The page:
- 503: Network Error - The API server cannot handle the request at the time, which might be due to a high number of concurrent requests or if a server is momentarily down. Retry your request in a couple minutes or reduce the number of concurrent requests.
- 507: Insufficient Storage - The API server is unreachable to new queries as the backlog of existing queries is full. We are likely aware of the issue and reviewing the queries consuming the resources.
- 562: Failed to connect to upstream third-party service - The API server can’t reach the external server where the data is hosted at the moment. This is intentionally done in order to avoid returning erroneous data.
How do I get data in
Just use the query parameter
format=csv in your request. For example:
Using our API Reference, you can also switch to Analyst Mode in the global settings and download files directly in CSV format.
How do I fix the CORS header ‘Access-Control-Allow-Origin’ missing error?
CORS is an HTTP header-based mechanism that allows a server to indicate any origins
(domain, scheme, or port) other than its own from which a browser should permit loading resources. If you are running your app locally on
localhost, you may run into this error when trying to make API calls.
One workaround is to use this extension.
Class A Endpoints
Why is the
logo_url sometimes missing in the response of
Get token balances for address?
We fetch the logos from the Trust Wallet repository. If your logo is not available there, the token balances endpoint will not be able to fetch it.
Use the Trust Wallet Assets web app to add your token and corresponding logo.
Why are some NFT collections not found using the
Get historical data for NFT collection endpoint, even though they are found using the
Get NFT external metadata for contract?
Get historical data for NFT Collection only supports collections that have had sales activity on a supported NFT marketplaces.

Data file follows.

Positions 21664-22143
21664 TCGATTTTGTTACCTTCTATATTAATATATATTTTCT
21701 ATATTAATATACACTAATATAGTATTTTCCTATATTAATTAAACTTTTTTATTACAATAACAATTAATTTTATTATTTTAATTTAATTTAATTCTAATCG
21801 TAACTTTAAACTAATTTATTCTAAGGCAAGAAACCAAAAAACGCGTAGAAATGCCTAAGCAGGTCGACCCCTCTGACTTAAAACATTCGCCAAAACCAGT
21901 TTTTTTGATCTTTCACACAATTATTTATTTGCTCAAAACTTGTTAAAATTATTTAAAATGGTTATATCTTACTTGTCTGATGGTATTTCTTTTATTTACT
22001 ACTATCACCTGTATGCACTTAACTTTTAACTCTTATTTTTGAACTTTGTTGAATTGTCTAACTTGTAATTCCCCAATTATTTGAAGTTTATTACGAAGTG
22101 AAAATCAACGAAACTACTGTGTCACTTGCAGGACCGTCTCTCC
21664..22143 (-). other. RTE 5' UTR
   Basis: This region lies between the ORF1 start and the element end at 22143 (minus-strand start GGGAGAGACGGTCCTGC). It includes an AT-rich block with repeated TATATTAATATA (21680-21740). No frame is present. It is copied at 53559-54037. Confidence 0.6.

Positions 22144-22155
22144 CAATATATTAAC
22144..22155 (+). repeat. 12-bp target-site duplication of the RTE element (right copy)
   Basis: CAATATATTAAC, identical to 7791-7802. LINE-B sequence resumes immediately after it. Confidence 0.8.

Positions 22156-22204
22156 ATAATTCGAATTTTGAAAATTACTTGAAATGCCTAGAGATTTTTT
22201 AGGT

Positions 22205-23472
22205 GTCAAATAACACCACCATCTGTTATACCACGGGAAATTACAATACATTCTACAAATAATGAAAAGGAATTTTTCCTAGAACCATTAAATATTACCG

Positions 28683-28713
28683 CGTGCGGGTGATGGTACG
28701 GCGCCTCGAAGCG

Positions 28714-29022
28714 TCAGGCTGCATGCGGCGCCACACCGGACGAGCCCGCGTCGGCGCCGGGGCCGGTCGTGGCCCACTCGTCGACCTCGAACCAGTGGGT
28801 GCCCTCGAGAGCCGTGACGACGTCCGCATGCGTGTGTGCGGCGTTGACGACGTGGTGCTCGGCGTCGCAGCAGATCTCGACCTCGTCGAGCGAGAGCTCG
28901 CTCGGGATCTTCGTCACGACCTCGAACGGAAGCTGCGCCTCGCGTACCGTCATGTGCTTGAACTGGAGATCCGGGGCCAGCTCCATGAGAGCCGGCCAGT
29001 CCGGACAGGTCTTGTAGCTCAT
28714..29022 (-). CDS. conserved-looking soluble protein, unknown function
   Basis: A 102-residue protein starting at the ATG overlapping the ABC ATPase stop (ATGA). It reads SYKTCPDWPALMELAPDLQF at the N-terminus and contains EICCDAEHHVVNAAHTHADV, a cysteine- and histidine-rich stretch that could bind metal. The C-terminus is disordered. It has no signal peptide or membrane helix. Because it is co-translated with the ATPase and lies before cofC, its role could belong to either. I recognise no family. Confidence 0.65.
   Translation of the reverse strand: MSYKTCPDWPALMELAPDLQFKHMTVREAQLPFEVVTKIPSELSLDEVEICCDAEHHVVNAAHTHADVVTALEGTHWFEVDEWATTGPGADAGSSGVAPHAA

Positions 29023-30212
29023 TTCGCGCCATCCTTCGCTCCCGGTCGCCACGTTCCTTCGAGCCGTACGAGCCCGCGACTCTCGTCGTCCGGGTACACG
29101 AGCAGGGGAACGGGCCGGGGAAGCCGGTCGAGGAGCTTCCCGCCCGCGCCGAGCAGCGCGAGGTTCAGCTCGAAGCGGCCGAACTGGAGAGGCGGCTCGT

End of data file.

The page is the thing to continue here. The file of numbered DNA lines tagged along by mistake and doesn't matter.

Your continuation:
Get NFT external metadata for contract supports all chains and collections.
Why does the call to
Get token balances for address sometimes timeout when using the
Timouts using the
nft=true option are likely due to corresponding timeouts with an external service call made by our API to fetch the NFT metadata. You can confirm this by making the same call and setting
no-nft-fetch=true and see if that returns successfully.
What is a “dust” token?
When fetching token balances for an externally owned account (EOA), if a token’s
quote value is less than
0.10 USD equivalent, it is classified as
Class B Endpoints
Why are there data issues with the PancakeSwap endpoints?
The standalone PancakeSwap Class B endpoints are no longer maintained as PancakeSwap is now a supported DEX under the
XY=K category of endpoints.
You can try the PancakeSwap
XY=K endpoints here using
pancakeswap_v2 as the
chain_id=56 for BSC Mainnet.
Why are the token quote rates different than the rates from another provider like CoinGecko?
Token quote rates are currently fetched in BTC and then coverted into USD which likely causes the discrepancies. This will be changed soon with the launch of a new pricing endpoint powered by AMMs across all supported blockchains.
quote_rates for some tokens unusually high?
When token prices are not available from our pricing provider, we attempt to calculate the
quote_rate ourselves based on its trading parameters from an automated market maker (AMM). Certain tokens that are being traded this way have extremely low trading volume, which when used as an input to an AMM pricing calculation leads to very high token prices. At this time, we recommend users implement a
quote_rate threshold to filter out these low-volume tokens where the quote_rate is much too high.
How do I contact Developer Support when I’m stuck?
We have API support staff available on Discord. Please ask all questions in the